Joel Salatin, 62, is co-owner of Polyface Farms in Swoope, Virginia and author of 12 books spanning topics as diverse as pastured poultry and Everything I Want to do is Illegal. Polyface Farm services about 4,000 families, 50 restaurants, and numerous retail and institutional outlets with salad bar beef, pigaerator pork, pastured poultry and eggs, lamb, duck eggs and forestry products. An aggressive advocate for unregulated food commerce among neighbors, he defends the right to the food of your choice from the source of your choice. He conducts workshops and lecture series throughout the world, bringing a food choice message to both farmers and consumers.
Whole Life Buying Club and Some Small Farm
When John couldn’t easily get the foods he needed, he didn’t give up. Instead he built an alternative to the industrial food distribution system – the Whole Life Buying Club. He is a well known homesteader and farmer, and author of five books, including the Food Club and Co-op Handbook and the Frugal Homesteader Handbook.
The 501c3 Food Church
Niti Bali is the Founder and CEO of Farm to Fork Meat Riot, a 501(c)3 nonprofit organization serving as a catalyst for reestablishing the regenerative small family farm food system. Her strategically designed CSA program educates eaters to harness the power of life giving force through regenerative foods. Niti’s Farm to Fork Meat Riot CSA simultaneously supports regenerative livestock production based on consumption that results in a zero-waste system. This balanced program allows farmers, ranchers and artisans to operate with less risk and earn fair wages while growing their operations organically to fit the natural demand for this higher quality food.
Niti’s passion for sharing regenerative food began after her 2-year- old daughter was diagnosed with Esthesioneuroblastoma in 2007. Meenakshi underwent 5 rounds of toxic chemotherapy that did not stop the cancer. As a mother fighting for her child’s life, Niti embarked on a holistic mission to source the cleanest, most regenerative foods from local farms. Although Niti cured Meenakshi’s cancer with real nutrient dense food, the damage to her vital structures from the chemo was too great and Meenakshi died September 13, 2009.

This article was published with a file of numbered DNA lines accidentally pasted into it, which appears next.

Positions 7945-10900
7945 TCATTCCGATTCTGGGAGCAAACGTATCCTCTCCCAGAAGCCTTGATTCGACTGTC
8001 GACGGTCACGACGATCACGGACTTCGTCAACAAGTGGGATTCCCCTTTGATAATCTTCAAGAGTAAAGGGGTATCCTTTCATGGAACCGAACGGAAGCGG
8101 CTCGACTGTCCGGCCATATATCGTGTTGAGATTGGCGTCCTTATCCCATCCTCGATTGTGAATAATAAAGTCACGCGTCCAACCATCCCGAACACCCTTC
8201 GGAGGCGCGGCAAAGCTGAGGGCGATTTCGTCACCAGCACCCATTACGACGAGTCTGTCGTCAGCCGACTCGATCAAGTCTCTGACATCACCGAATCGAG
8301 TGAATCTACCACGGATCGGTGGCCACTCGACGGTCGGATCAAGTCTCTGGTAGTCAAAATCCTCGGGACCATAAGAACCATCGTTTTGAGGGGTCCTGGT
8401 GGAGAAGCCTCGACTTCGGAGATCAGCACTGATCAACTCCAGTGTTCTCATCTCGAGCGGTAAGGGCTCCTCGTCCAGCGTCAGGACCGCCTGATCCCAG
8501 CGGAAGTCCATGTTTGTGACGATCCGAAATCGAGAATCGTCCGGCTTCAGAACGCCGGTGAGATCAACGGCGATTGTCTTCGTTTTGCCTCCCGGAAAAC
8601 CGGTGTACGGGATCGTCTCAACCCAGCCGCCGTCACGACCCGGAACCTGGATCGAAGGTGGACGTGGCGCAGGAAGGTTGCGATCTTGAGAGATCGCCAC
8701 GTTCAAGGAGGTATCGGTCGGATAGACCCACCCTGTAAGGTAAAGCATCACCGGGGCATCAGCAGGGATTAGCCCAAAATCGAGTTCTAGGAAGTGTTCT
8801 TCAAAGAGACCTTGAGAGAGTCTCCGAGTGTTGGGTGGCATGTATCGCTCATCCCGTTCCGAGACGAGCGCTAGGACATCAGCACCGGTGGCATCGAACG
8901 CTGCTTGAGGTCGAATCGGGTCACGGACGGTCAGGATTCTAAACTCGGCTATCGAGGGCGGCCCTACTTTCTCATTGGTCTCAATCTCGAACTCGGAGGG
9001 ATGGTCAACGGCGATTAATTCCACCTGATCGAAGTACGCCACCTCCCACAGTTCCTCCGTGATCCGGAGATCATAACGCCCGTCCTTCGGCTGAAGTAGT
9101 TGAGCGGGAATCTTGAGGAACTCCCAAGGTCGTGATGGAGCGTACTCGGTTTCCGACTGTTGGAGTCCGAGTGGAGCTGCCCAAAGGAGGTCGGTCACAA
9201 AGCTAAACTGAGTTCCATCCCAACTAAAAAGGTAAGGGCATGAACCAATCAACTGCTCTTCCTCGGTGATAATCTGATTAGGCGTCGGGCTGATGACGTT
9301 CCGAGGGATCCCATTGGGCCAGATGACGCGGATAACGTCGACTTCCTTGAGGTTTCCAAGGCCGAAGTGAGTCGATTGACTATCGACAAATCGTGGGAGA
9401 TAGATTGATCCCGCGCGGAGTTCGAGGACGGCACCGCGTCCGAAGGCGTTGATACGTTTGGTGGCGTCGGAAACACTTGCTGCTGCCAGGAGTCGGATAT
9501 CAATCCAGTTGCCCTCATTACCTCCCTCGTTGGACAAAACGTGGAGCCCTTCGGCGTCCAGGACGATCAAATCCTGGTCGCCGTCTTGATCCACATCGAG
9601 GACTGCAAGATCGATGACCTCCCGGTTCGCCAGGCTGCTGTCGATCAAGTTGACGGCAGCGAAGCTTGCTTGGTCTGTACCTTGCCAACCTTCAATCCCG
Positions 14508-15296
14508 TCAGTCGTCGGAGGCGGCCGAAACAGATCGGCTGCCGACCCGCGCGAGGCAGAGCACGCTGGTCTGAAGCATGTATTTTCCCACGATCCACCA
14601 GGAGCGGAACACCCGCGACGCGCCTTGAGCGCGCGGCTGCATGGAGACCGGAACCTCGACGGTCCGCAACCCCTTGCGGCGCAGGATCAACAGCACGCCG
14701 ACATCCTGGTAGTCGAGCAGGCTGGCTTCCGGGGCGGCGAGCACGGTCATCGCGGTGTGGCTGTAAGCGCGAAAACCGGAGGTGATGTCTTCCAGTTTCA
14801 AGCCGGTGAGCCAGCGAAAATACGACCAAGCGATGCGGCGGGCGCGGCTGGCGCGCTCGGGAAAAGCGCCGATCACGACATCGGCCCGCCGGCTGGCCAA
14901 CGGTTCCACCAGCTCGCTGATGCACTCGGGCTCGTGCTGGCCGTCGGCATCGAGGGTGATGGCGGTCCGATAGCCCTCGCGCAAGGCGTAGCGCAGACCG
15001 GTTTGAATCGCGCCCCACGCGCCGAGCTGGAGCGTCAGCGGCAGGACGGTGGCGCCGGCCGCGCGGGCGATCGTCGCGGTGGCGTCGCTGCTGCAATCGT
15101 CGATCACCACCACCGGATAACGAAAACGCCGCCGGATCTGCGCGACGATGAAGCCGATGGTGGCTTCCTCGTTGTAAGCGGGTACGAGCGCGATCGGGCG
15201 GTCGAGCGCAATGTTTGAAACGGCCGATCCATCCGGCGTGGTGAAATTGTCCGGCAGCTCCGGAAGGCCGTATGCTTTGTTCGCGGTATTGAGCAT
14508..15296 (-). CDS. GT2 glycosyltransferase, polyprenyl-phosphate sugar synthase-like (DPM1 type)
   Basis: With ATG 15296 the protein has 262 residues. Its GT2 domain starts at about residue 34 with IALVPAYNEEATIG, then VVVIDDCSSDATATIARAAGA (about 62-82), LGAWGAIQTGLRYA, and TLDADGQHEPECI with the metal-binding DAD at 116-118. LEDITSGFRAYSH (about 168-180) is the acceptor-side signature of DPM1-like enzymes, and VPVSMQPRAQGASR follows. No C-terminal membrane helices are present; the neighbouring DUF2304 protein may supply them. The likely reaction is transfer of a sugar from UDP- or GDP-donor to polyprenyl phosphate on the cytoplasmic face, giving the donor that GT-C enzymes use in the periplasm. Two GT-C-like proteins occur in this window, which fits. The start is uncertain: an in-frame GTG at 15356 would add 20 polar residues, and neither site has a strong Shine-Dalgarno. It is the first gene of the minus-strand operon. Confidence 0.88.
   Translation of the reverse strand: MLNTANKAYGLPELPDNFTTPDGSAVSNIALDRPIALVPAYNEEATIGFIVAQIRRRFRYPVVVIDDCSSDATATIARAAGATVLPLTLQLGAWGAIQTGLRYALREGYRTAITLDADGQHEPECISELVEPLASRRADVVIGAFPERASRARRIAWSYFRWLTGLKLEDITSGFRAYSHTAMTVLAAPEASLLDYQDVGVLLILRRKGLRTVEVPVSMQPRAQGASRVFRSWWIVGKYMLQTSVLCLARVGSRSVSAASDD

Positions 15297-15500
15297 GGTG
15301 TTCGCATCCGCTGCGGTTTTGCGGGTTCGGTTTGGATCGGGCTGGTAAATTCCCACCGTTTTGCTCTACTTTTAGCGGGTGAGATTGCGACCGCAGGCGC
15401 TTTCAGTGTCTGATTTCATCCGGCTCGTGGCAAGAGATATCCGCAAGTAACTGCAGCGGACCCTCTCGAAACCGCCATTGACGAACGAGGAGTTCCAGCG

Since then, Niti has made it her mission to protect her family and others from the corporate food system. Niti is developing regenerative farmers and regenerative consumers while producing educational media in the way of her podcast and interview show. She lives in Raleigh, NC with her husband and 2 surviving children and continues to challenge us one bite at a time.
Dennis Stoltzfoos, rogue food farmer in North Florida, grew up on a conventional dairy farm in Lancaster, PA. He left the farm thinking he would never come back but, after experiencing several poor health issues of his own and that of his parents, he ended up becoming very interested in finding out how to “get healthy”. 20 years later, after reading hundreds of books on health, doing Live Blood Analysis as a profession, and even becoming a health consultant, he discovered the Weston A. Price Foundation founded by Sally Fallon Morell. The information he gleaned took his health to a new level and he realized how important it was to eat whole foods produced the way God intended. REAL rogue food became life and health to Dennis and he returned to his roots of farming and food production, the natural way. Now, he and his wife have 7 children who have never had to see a doctor or a dentist due to their abundant health. They all work together on their farm in Florida, producing rogue food for themselves and other conventional food rebels. Dennis and his family have been farming for 16 years and have had to fight for the ongoing production of their nutrient dense food. Joel Salatin has even called him “One of the Darlings of Rogue Food.”
In 2009, Camas Davis, a ten-year veteran magazine editor and food and travel writer, traveled to Gascony in southwest France to study the art of butchery and charcuterie with a family of pig farmers and butchers. Upon her return, inspired by the transparent nature of her meat education in France and how it changed her, she founded the Portland Meat Collective, a one-of-a-kind meat school and culinary resource that has changed the way citizens of Portland, Oregon, think about their food, their community, and their local food economy. In 2014, Davis launched the Good Meat Project to continue to inspire responsible meat consumption and production through experiential meat education across the country that is geared toward consumers, producers, and food professionals. Camas continues to write about her experiences in the world of meat, including stories for the radio show, This American Life and Elle magazine. Davis and the Portland Meat Collective have also been the subject of media stories from the New York Times Magazine to Martha Stewart Living. She is also the author of Killing It, a memoir about her adventures in the world of meat. Camas lives in Portland, Oregon with her husband and her two-year-old daughter.
Congressman Thomas Massie
A congressman like no other, Thomas raises pastured beef, butchers chickens during congressional breaks, and forages for wild mushrooms on his familial lands. His family built their own off-grid homestead in the foothills of Kentucky.
He has a passion for real food. Thomas and Rhonda have, even during college, grown food every year they have been together. He also has a passion for restoring freedom to America’s farmers and food artisans, introducing the PRIME act among many other pieces of important legislation to Congress.